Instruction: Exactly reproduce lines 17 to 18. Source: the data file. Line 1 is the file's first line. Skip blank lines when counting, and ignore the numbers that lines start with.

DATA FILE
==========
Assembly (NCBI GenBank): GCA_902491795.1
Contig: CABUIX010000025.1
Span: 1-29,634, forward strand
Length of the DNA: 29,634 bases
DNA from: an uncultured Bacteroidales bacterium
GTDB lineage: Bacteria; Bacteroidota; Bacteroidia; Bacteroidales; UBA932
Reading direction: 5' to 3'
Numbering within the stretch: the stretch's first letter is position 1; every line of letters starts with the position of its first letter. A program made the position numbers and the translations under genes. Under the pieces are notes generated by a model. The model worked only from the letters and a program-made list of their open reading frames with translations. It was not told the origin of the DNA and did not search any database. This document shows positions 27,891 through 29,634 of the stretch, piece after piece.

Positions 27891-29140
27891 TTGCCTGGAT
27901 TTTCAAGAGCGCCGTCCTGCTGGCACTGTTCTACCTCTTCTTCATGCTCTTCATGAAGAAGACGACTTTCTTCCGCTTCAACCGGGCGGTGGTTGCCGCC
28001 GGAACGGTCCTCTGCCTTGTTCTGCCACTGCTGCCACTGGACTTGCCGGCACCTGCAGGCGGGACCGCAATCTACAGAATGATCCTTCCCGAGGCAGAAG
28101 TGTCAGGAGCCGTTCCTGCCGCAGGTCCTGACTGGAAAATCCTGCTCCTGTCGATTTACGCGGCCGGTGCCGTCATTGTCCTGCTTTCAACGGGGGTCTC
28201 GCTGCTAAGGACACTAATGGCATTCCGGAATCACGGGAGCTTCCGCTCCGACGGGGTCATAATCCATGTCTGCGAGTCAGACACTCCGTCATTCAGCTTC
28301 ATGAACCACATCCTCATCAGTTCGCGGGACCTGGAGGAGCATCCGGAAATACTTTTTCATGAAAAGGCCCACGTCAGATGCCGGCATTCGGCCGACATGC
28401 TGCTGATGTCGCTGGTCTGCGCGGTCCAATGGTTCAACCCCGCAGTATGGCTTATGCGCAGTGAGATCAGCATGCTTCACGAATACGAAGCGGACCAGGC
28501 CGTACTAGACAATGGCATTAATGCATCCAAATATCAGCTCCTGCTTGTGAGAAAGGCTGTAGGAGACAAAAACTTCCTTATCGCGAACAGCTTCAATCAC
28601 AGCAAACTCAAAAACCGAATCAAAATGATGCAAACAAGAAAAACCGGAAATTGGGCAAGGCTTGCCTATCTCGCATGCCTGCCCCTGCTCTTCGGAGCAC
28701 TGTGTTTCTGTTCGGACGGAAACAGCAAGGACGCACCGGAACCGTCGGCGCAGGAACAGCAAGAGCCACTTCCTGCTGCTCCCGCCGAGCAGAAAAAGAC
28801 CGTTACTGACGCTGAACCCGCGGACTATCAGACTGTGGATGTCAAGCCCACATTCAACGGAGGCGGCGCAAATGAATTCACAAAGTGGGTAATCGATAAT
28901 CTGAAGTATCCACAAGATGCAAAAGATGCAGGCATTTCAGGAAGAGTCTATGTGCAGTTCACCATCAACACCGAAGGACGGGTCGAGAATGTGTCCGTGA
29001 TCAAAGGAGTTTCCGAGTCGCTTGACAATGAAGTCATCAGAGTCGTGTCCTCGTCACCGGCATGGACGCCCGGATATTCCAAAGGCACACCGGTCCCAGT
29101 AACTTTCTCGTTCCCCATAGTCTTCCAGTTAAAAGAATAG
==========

28501 CGTACTAGACAATGGCATTAATGCATCCAAATATCAGCTCCTGCTTGTGAGAAAGGCTGTAGGAGACAAAAACTTCCTTATCGCGAACAGCTTCAATCAC
28601 AGCAAACTCAAAAACCGAATCAAAATGATGCAAACAAGAAAAACCGGAAATTGGGCAAGGCTTGCCTATCTCGCATGCCTGCCCCTGCTCTTCGGAGCAC